I’m really excited to get this exhibition out, it has a lot of very physical elements which I love. Making my work interactive is a very important factor for me when creating, I am interested in making physical connections with the people that view my art.

I didn’t want to glorify wars and corrupt leaders, I wanted to learn about the world in full.

Q: Can you tell me a little bit about your background as an artist? How did that happen for you?

A: I left school when I was 16, I hated the fact that someone else was responsible for my education. I didn’t want to glorify wars and corrupt leaders, I wanted to learn about the world in full. School wasn’t for me, I hated not being about to decide my own schedule.

I went on to study Fine Art and Illustration for three years in Glasgow, and again whilst I learned a lot, I found myself being punished for being unable to attend some of the physical classes due to mental health. It felt unjust, especially now that all classes have been moved online with the pandemic, it made me realise that my attendance was just to tick a box. To me it shouldn’t matter where the work was being done, I still managed to get an A.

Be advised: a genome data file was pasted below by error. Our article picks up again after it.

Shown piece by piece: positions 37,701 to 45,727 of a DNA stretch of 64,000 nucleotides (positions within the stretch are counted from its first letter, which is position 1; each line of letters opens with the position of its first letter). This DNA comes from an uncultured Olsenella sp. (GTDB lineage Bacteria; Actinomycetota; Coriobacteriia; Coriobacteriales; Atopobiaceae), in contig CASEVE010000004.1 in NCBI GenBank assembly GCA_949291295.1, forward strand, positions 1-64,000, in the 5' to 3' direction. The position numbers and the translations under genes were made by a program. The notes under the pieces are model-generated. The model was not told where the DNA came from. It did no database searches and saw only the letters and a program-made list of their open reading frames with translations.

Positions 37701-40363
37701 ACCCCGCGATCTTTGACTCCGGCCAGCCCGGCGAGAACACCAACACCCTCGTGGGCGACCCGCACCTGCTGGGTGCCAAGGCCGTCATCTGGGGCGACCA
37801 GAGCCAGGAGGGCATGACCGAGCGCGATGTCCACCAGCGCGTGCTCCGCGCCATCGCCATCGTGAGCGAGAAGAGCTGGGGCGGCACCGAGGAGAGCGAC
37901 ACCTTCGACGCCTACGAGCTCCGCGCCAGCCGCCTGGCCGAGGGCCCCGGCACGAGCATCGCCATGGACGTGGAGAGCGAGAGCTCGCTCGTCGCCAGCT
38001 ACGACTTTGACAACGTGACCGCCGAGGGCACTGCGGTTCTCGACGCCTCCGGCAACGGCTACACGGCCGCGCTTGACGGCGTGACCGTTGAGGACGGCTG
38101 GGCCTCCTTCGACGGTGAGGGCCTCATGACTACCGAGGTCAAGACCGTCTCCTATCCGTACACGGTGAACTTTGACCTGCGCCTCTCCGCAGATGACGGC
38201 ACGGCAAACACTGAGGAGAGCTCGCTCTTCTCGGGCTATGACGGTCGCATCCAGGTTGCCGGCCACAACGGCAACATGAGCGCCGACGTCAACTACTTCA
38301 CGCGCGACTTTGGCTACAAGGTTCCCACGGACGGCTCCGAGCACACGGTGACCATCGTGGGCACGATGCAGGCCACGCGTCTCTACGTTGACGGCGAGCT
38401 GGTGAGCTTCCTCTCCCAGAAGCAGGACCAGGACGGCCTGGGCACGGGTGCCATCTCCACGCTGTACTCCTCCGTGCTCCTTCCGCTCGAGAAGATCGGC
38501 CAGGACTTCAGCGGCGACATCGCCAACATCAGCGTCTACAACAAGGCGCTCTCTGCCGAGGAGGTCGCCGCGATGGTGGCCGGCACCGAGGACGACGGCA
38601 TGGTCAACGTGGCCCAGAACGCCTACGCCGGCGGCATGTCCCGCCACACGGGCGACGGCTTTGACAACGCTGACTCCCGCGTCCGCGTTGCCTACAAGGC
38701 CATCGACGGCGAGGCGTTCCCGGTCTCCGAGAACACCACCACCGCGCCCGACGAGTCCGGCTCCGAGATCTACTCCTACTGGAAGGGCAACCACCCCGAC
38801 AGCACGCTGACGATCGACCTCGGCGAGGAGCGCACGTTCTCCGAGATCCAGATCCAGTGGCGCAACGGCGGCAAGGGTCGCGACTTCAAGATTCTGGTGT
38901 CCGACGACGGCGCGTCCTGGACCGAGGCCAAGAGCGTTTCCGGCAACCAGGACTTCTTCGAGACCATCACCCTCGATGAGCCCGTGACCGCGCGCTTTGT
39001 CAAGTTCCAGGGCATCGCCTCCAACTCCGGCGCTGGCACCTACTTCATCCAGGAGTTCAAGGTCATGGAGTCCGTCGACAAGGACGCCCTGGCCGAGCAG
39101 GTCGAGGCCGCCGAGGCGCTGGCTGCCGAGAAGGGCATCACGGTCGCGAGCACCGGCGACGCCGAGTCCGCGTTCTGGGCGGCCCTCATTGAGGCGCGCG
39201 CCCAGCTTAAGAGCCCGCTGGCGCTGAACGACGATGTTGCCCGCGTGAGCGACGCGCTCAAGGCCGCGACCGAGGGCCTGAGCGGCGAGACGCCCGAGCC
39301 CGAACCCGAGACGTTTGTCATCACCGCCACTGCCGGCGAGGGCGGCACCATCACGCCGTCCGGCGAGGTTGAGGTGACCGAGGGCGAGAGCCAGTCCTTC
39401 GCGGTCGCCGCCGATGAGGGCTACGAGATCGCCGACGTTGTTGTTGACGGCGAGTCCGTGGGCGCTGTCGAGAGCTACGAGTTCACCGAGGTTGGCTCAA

I left at the end of my third year to pursue my own business and I haven’t looked back since. It was the best thing I have ever done for myself. I have just passed the two year mark of being a freelancer, and I am the happiest I've ever been. I don’t have to answer to anyone but myself, I am responsible for my own success and failure and I have all the time in the world to take on projects and collaborate with other artists.